Earlier this week, France put its 2010 law banning the veil into effect, spurring angry demonstrations in both Paris and London. Two women were arrested, not because they were wearing burqas but because they participated in an illegal demonstration. Parisian police arrested 61 people this past weekend for holding an outlawed protest on this issue.

It is important to understand that the French ban is not specific to Islam. The French law is ethnicity — and religion-neutral and refers only to a generic “face-covering.” In 2004, France became the first European country to legally restrict all religious clothing in public schools: veils, visible Christian crosses, Jewish skullcaps, and hijab (headscarves) were forbidden, not in public, but in public schools.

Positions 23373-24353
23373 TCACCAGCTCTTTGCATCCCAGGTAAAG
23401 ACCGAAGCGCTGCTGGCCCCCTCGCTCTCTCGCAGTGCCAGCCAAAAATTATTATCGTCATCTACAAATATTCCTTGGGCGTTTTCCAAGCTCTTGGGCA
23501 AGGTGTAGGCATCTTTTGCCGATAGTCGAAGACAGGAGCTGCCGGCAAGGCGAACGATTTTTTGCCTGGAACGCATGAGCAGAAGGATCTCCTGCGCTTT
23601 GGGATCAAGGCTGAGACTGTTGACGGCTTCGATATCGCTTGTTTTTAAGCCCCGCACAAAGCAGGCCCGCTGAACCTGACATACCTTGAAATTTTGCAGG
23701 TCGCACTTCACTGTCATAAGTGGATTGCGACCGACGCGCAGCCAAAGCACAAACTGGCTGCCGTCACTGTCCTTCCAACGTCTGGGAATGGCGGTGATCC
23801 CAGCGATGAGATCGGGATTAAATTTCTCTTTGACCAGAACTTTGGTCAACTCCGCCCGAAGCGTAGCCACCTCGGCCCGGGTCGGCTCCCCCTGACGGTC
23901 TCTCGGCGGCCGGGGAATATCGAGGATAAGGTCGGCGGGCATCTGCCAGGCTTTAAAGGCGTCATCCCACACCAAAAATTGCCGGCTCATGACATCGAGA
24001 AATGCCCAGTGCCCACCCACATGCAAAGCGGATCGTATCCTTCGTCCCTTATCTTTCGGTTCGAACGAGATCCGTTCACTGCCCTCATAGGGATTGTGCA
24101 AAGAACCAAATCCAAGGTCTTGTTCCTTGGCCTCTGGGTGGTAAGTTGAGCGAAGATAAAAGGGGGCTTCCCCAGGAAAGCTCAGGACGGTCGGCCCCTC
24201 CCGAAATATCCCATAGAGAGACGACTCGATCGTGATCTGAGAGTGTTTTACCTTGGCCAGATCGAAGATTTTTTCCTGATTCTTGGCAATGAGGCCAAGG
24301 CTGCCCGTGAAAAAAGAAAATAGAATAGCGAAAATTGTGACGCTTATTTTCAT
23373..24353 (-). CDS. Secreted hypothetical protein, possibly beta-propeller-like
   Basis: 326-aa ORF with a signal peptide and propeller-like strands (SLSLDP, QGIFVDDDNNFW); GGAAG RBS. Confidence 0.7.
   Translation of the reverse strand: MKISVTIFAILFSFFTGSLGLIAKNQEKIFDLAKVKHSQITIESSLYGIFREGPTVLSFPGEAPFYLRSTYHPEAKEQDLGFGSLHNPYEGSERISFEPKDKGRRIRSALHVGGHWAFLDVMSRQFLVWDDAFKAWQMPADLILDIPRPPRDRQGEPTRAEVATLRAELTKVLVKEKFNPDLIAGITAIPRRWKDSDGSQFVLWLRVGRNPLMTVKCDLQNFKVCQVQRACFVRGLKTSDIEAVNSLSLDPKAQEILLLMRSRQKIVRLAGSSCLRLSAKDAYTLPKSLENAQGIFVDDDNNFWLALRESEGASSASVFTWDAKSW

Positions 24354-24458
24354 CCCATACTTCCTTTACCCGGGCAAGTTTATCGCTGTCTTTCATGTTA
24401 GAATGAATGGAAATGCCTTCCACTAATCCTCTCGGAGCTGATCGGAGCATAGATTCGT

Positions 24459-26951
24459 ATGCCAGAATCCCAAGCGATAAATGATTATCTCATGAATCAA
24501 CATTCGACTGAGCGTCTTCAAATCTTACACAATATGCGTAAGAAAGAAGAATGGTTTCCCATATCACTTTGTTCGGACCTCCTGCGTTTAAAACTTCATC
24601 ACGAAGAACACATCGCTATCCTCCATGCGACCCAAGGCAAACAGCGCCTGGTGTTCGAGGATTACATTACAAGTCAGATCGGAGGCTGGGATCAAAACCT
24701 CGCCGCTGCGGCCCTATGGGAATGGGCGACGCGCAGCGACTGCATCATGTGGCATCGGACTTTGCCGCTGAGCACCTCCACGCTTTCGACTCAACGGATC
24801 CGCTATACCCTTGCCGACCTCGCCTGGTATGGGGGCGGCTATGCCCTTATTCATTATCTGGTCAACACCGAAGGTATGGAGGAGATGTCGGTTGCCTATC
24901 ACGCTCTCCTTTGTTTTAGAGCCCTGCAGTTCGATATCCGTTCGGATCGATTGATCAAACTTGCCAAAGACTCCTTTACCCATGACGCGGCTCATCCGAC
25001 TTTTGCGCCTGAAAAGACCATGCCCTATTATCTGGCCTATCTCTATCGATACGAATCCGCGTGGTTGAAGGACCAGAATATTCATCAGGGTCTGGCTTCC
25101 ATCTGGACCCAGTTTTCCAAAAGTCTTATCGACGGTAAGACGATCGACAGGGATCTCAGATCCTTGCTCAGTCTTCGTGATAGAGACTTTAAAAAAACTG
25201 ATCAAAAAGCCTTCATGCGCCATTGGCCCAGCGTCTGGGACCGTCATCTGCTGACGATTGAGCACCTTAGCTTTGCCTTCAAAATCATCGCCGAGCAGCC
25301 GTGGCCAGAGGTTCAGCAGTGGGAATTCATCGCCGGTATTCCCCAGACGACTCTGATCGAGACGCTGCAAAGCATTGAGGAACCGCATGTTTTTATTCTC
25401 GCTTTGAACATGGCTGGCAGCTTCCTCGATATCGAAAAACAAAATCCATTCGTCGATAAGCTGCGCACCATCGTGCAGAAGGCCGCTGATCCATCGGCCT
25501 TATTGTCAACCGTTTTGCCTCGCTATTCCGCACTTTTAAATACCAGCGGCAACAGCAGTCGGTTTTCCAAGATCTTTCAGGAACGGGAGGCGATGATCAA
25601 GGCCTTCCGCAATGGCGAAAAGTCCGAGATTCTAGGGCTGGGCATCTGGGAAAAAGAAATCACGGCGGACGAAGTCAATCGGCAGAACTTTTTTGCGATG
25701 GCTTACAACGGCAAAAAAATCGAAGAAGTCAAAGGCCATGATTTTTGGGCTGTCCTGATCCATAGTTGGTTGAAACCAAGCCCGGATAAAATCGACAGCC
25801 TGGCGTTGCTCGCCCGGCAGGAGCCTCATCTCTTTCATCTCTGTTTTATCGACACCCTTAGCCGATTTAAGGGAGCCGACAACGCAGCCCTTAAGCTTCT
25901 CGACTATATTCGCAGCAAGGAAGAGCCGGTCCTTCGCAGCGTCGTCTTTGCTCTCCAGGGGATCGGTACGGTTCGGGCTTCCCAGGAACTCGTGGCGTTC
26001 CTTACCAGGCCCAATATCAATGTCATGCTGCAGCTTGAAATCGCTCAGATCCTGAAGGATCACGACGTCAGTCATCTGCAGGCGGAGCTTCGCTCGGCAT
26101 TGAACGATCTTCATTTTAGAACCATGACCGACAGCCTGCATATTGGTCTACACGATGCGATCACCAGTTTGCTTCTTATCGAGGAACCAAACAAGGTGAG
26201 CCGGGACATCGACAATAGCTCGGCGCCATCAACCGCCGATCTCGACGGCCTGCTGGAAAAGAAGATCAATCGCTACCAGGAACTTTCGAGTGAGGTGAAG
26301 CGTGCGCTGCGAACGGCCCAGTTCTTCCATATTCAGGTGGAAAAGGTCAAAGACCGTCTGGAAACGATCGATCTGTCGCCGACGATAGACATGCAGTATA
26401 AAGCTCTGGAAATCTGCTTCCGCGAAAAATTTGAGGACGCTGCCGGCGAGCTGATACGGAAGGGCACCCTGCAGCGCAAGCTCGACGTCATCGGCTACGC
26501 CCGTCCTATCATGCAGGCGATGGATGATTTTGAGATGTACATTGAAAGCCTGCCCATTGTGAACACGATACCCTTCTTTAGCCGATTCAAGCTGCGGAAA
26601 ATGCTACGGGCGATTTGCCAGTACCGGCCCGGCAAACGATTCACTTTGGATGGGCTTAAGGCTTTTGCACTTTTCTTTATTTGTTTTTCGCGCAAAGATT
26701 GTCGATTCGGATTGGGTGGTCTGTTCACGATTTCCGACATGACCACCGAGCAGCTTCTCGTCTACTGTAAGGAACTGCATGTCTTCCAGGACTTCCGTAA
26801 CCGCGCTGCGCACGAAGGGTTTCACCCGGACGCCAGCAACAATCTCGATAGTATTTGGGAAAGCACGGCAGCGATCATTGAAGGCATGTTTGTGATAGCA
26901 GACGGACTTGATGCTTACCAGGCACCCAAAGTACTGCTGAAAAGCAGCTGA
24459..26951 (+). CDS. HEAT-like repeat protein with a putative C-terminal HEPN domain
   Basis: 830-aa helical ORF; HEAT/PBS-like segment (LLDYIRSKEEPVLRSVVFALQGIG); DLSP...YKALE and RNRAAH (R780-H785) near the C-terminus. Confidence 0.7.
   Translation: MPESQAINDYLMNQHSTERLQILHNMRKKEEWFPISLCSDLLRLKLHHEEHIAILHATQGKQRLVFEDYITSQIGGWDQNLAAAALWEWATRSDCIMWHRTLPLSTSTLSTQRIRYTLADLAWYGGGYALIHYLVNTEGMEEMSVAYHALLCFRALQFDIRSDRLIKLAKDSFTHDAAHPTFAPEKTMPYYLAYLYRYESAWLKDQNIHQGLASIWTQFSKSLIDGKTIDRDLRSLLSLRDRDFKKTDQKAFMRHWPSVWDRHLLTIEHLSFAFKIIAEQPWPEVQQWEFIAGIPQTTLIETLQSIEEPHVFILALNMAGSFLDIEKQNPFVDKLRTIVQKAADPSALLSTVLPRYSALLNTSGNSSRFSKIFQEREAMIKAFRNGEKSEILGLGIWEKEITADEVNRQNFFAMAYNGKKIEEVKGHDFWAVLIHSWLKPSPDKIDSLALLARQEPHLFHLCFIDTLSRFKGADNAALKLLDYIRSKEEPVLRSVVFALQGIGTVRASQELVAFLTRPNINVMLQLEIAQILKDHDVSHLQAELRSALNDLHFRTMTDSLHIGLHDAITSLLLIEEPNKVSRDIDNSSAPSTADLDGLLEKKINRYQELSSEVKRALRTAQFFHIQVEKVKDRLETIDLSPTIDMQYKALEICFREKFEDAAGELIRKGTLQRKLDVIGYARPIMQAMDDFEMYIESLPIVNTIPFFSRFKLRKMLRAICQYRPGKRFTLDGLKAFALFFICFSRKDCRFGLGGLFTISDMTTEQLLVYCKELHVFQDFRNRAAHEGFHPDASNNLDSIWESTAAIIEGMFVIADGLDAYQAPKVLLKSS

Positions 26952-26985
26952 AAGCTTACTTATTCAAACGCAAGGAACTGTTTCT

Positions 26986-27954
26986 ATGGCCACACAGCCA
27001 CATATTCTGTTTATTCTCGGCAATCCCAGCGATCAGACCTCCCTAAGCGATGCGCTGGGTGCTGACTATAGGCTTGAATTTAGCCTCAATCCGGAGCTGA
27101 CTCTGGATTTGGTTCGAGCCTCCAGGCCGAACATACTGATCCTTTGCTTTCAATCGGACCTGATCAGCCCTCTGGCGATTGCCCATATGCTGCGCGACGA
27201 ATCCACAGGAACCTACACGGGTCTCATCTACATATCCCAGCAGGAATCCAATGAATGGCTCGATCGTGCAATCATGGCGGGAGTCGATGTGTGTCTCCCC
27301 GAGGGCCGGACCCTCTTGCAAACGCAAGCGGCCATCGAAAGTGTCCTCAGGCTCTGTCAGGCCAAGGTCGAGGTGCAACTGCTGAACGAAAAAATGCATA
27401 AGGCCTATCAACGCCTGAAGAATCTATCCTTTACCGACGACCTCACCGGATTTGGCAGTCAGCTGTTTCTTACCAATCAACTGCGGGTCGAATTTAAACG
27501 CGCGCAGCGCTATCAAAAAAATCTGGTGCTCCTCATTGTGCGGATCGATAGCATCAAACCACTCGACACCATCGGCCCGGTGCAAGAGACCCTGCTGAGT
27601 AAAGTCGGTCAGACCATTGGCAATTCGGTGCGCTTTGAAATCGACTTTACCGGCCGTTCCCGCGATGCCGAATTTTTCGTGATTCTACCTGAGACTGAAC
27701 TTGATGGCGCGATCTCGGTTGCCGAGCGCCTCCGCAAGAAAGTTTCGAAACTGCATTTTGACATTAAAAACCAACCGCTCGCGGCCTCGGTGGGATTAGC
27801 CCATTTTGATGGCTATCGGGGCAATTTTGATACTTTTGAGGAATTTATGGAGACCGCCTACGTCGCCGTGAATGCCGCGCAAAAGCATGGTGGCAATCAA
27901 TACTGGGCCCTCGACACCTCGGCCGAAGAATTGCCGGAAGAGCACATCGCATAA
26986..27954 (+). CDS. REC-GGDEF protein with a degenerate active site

The French police will not forcibly remove any woman’s burqa nor will they arrest such women as long as they identify themselves. The police will fine them. Further, anyone who forces a woman to cover her face can be imprisoned for up to a year and fined about 30,000 euros (or about $43,000.00).

What does this ban mean for the West?

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